GOP leader sides with speaker on voting-rights amendment

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SPRINGFIELD —A top Republican legislator added his name Friday to a Democratic push to guarantee voting rights for minorities, women and gays and lesbians in the Illinois Constitution, but it wasn’t clear whether his Senate counterpart is fully on board with the plan.

House Minority Leader Jim Durkin, R-Western Springs, backed House Speaker Michael Madigan, D-Chicago, in his effort to expand voter protection for Illinois citizens.

HJRCA52, the proposed amendment sponsored by Madigan that advanced out of a House committee earlier this week, says that no person can be denied the right to register to vote or cast a ballot based on race, ethnicity, gender, sexual orientation, income or status as a member of a language minority.

“I hope this constitutional amendment will eliminate any fear of discrimination potential eligible voters may have, and as a result will encourage more Illinoisans to exercise their right to vote,” Durkin said in a prepared statement.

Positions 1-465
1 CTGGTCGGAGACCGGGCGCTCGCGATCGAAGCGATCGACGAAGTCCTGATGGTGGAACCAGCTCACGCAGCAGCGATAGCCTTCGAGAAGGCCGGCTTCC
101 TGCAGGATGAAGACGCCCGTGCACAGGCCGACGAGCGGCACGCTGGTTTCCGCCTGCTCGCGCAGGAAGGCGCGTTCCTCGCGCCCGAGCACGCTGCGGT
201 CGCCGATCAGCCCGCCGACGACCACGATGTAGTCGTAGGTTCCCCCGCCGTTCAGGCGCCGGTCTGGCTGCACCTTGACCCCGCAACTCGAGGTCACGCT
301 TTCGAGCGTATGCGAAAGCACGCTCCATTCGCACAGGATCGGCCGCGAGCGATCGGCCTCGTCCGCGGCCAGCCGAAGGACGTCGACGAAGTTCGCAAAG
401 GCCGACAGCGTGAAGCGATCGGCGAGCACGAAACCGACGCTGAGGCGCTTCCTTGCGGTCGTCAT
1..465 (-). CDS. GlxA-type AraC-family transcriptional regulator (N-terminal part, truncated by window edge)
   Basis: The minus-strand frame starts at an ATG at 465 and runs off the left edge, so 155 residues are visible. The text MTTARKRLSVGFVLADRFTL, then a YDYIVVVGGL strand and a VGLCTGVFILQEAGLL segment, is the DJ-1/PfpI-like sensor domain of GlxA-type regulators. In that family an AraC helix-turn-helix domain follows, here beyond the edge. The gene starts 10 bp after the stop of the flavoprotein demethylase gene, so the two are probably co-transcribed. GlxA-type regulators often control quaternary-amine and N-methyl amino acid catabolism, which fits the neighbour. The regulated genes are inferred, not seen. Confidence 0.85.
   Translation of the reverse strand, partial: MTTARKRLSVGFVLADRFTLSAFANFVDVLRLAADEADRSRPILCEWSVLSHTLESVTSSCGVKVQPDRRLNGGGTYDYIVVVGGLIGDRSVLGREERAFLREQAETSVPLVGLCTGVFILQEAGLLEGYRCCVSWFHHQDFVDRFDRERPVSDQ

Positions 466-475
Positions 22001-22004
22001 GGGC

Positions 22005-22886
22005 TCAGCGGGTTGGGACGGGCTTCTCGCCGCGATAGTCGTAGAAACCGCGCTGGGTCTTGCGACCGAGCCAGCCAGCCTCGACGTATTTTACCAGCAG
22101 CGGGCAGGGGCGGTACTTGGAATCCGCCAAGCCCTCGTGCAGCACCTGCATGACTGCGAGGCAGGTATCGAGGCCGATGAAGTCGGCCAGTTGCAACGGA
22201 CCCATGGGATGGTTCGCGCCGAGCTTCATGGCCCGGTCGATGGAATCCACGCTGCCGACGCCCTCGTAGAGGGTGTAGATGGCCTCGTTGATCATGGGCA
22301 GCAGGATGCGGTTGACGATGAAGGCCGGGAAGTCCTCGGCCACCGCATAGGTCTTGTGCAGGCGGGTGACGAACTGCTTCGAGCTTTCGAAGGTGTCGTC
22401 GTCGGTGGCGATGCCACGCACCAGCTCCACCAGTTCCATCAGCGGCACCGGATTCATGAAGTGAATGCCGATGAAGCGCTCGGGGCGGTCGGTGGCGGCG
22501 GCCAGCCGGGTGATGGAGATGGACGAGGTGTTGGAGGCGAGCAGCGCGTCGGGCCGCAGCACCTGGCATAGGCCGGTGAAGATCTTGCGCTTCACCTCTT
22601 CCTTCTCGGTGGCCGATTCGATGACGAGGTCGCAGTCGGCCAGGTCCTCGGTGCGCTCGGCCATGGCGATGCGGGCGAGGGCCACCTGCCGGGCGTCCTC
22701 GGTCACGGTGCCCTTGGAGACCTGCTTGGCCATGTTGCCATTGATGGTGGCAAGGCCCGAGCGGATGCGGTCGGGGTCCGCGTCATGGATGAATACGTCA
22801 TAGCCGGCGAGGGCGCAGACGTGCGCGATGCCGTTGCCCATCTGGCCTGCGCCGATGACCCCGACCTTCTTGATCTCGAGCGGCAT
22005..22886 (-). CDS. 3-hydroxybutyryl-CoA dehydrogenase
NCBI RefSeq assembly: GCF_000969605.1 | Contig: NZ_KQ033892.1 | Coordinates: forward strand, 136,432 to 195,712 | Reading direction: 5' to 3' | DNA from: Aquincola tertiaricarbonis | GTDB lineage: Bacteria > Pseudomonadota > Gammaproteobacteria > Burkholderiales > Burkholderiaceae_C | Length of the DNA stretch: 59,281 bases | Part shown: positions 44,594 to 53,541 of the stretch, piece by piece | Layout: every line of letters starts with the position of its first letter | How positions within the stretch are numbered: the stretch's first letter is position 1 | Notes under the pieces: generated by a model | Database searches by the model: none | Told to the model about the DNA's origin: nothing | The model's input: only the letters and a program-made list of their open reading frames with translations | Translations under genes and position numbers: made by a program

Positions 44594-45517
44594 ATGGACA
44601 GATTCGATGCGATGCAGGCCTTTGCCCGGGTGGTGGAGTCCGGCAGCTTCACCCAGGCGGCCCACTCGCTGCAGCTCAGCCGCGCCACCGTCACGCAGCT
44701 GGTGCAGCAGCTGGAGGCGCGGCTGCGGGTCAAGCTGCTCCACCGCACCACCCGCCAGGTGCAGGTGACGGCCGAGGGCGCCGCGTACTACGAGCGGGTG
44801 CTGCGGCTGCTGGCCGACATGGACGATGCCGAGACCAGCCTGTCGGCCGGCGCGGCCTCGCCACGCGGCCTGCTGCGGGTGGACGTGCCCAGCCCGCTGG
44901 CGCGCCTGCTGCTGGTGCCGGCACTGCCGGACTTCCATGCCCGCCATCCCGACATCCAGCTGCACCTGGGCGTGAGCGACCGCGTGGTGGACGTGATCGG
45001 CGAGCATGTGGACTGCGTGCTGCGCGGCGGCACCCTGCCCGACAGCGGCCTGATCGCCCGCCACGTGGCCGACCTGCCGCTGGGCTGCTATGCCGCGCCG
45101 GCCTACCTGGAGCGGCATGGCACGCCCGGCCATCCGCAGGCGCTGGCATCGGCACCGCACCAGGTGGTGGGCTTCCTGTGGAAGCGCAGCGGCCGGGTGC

Madigan’s legislation came after the U.S. Supreme Court’s decision to throw out a key piece of the 1965 Voting Rights Act allowed states to set their own registration and voting laws.

Madigan cited examples in GOP-led states like North Carolina, Wisconsin, Ohio and Texas where analysts said new voting standards put into place by Republican governors and legislatures could suppress Democratic turnout in those states.

But Durkin said expanding voter protections and increased voter participation would only help out Republicans in Illinois, a predominantly blue state.

He said voter turnout was “woefully low” in the March primary elections and hopes that “an engaged electorate will foster change.”

A Madigan aide praised the House Republican leader’s endorsement.

“The speaker welcomes Durkin’s support,” Madigan spokesman Steve Brown said.

In order to change the constitution, HJRCA52 must pass with 36 votes in the Senate and 71 votes in the House before the question will go to voters on the November ballot.

If Madigan gets his plan out of the House, it’s not clear whether Senate Republicans will be as supportive as Durkin after the head of the Senate’s 19-member GOP caucus voiced skepticism about the speaker’s real aim.

“We will certainly give it a thorough review upon passage by the House,” Senate Minority Leader Christine Radogno, R-Lemont, said in a prepared statement. “The bottom line is: I certainly do not support voter discrimination. no one does, and it has not been a problem in Illinois.

“So, it appears there may be another agenda,” she said.

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